Nationwide, nineteen states and the District of Columbia have Extreme Risk Protection Order (ERPO) laws, which provide legal mechanisms to temporarily restrict a person showing dangerous behavior toward self or others from accessing firearms. A recent national study published in JAMA Network Open found that more than half of gun owners and three quarters of non-gun owners living in gun-owning households are unsure if their state has an ERPO law on the books. This research also indicated that a substantial proportion are unsure if their state has Child Access Prevention (CAP) laws, laws that require background checks for private firearms sales, or laws that require reporting lost or stolen guns.
“Knowledge of some gun laws could be integral to the public health safety measures and behaviors that those laws are intended to support,” described lead author Dr. Ali Rowhani-Rahbar, professor of epidemiology at the University of Washington (UW) and co-director of the Firearm Injury and Policy Research Program at the UW. “Our team was interested in whether people are aware that specific gun laws are in force in their state.”
Dr. Rowhani-Rahbar, along with a team of researchers at the UW, Harvard University, and Northeastern University, analyzed data from 4,030 respondents residing in gun-owning homes who participated in the 2019 National Firearm Survey. The individuals surveyed were asked whether they personally owned a gun, and whether particular gun laws were in place in their state, including policies regarding ERPO, CAP, mandatory reporting of lost or stolen guns, and required background checks before private sales of guns. The interactive graphic below reflects respondents’ beliefs as compared to whether their state does or does not have each policy in place.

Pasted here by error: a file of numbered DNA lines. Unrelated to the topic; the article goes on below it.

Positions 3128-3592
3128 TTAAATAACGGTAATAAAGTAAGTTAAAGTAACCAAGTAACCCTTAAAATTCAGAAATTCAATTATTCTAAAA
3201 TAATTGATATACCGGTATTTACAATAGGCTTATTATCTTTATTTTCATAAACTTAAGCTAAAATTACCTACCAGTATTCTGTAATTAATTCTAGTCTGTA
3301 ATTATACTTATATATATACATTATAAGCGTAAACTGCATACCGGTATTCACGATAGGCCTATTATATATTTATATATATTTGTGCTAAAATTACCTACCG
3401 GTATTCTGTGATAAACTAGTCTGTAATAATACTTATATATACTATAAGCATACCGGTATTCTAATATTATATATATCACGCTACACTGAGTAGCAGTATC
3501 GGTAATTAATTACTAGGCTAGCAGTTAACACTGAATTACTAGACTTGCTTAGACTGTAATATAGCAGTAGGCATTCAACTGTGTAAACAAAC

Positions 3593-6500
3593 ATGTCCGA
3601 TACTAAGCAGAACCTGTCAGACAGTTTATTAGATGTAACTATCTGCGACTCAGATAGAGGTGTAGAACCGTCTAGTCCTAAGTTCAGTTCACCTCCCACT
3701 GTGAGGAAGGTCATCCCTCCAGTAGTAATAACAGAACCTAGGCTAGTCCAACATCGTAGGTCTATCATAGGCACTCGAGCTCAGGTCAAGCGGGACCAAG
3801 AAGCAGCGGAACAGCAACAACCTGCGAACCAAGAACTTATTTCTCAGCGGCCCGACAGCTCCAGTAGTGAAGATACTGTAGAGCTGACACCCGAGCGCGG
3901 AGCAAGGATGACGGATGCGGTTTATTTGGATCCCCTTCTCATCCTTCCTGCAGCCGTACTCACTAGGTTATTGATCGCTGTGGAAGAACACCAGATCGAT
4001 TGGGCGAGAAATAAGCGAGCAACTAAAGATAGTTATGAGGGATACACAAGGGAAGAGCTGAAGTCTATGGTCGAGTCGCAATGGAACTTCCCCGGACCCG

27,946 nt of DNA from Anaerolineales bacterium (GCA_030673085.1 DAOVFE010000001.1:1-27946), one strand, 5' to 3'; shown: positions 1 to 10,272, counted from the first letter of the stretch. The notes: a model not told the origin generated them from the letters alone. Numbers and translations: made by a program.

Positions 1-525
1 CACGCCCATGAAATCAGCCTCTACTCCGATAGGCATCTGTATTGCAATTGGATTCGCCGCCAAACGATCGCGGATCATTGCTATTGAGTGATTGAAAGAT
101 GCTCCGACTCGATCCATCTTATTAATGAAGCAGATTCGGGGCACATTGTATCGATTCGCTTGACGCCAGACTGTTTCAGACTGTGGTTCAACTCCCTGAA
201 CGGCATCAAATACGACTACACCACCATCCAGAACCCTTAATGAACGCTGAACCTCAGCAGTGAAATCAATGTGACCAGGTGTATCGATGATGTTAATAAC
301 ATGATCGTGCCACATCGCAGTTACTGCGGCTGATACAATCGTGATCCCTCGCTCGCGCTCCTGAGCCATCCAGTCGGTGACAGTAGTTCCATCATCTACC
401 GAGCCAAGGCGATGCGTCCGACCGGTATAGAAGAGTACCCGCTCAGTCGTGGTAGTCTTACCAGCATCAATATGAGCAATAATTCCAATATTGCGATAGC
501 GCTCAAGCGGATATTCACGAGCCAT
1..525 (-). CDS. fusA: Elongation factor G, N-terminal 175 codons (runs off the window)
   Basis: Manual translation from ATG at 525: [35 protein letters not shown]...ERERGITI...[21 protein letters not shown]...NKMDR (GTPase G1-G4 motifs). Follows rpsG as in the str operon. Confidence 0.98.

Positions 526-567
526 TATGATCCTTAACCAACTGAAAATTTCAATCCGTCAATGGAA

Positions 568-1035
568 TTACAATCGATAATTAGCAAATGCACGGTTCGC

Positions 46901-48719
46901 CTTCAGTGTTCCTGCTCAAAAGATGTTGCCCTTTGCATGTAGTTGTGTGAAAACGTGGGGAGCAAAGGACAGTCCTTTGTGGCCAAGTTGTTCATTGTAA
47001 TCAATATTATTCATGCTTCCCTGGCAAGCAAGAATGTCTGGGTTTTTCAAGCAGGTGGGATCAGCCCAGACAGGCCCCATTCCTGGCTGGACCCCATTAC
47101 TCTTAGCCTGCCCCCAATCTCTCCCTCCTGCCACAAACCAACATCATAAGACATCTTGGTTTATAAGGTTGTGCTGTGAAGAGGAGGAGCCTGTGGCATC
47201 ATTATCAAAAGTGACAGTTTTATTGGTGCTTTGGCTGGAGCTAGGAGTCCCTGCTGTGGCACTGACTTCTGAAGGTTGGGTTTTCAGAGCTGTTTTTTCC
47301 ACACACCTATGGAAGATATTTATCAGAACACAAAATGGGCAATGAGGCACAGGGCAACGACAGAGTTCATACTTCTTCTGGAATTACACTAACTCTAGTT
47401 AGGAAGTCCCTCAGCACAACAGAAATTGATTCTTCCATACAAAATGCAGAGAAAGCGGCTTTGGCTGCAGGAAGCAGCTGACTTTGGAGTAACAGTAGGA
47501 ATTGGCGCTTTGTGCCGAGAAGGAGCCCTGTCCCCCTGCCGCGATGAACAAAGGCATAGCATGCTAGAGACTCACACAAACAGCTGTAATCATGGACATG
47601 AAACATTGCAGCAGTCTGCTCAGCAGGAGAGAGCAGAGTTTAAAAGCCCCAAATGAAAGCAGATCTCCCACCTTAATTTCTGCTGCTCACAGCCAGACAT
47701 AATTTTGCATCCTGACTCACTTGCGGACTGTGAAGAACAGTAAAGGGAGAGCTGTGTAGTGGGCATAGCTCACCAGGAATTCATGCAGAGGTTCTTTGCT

These responses indicate that many adults in the United States are unsure which gun laws exist in their state, or incorrectly believe a law is or is not in effect. For the four particular gun laws analyzed for this study for which individual citizen’s actions or inaction may make a difference, awareness of legal consequences or remedies could potentially affect behavior when individuals in gun-owning households know that they exist.
“These findings indicate there’s more that can be done to increase awareness, among gun owners and non-gun owners alike, of what policies exist in their state, and the potential impact that each of us can have on preventable firearm injury and death,” described Dr. Rowhani-Rahbar.
Co-authors include Drs. Miriam Haviland (UW Firearm Injury and Policy Research Program), Deborah Azrael (Harvard Injury Control Research Center), and Matthew Miller (Bouvé College of Health Sciences, Northeastern University; and Harvard Injury Control Research Center).